How Do Tunnel Ovens Work, And What Are Their Benefits?
Do you find yourself producing a lot of baked goods, pizzas, or dried foods (such as beef jerky) in your restaurant? If so, you may have found that your traditional oven is a bottleneck in the process. Once one batch of food is in the oven, it generally needs to finish cooking/drying before the next batch can be put in.
This is where tunnel ovens come in! A good tunnel oven allows you to continuously prepare baked or dried goods, then start the cooking process without having to wait for the previous batch to finish. Here's how they work.
The Advantages of Tunnel Ovens in Commercial Kitchens
The idea behind tunnel ovens is quite simple. They utilize one or more enclosed heating spaces, with a motorized conveyor belt running through the oven. You place the uncooked food on one end of the conveyor belt, and it slowly makes its way through the oven before coming out the other side.
Since the conveyor belt is continuously moving, it's continuously making room for new food items to be placed at the opening. But since the speed of the belt and the heat of the oven are constant, each food item receives the same cooking time - allowing you to significantly multiply the number of goods you're able to produce in the same amount of time. For example, a good tunnel oven can easily produce dozens of pizzas in a single hour, which is far more than you can get from a traditional electric, gas, or wood-fired oven.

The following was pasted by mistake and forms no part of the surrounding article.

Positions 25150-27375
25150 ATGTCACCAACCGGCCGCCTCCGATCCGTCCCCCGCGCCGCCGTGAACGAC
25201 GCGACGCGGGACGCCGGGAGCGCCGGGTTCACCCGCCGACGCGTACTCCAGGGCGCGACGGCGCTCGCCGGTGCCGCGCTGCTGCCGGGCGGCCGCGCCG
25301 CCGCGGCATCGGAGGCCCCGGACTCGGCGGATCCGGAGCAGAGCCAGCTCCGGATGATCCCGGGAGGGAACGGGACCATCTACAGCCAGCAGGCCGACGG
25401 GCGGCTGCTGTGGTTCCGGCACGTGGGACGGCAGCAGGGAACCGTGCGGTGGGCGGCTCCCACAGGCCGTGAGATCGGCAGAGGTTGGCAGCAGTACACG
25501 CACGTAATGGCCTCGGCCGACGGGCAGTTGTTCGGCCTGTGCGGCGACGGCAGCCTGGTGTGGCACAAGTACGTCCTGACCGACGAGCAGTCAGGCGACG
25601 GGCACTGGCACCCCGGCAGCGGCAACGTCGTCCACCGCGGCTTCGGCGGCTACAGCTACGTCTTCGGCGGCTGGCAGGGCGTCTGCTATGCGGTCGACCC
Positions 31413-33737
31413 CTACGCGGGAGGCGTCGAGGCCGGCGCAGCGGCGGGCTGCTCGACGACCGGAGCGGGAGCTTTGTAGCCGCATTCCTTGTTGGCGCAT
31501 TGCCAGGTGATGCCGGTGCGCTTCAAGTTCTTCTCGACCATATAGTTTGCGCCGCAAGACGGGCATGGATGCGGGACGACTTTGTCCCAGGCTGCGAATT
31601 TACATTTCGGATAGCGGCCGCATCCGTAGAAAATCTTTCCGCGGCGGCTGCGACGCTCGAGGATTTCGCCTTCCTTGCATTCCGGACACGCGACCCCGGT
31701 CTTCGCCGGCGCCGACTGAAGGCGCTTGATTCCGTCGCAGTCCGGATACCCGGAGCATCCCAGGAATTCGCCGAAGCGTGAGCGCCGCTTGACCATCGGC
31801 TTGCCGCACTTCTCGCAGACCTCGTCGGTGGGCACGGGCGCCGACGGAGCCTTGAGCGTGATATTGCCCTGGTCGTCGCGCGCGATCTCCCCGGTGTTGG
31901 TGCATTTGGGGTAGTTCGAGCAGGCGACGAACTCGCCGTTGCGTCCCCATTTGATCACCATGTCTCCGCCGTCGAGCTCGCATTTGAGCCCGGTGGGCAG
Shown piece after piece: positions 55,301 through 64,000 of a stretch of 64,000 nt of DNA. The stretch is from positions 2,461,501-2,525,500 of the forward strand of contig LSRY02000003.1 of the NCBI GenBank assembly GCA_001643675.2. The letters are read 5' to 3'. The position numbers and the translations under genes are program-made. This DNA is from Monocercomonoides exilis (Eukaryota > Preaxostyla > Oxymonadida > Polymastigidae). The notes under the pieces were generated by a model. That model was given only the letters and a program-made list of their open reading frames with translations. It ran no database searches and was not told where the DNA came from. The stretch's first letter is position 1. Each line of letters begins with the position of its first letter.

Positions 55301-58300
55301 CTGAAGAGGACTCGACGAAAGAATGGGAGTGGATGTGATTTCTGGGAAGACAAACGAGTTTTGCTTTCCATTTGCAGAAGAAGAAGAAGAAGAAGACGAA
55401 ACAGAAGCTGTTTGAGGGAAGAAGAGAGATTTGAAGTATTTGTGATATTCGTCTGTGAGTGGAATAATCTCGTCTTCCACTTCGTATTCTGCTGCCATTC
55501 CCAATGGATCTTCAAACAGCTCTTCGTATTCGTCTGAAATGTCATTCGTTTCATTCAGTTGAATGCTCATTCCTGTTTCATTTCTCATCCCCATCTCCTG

There are three typical types of tunnel ovens, depending on your needs:
Direct fired ovens have the heating element located directly above or below the cooking space, similar to a traditional oven. These ovens tend to operate at high temperatures, often above 1,000 degrees Fahrenheit. They may also have multiple heating zones, allowing the food to cool slightly between cooking phases to prevent burning.
Indirect fired ovens move the heating elements outside the main chamber, instead of using air circulation to pass the heat to foods being cooked. These allow for lower cooking temperatures and are good for slower-cooked foods such as dried goods.
Air impingement ovens work like convection ovens. They have indirect heat, but the airflow is blown at high speeds to improve cooking times. These are particularly energy-efficient, giving them lower operating costs.
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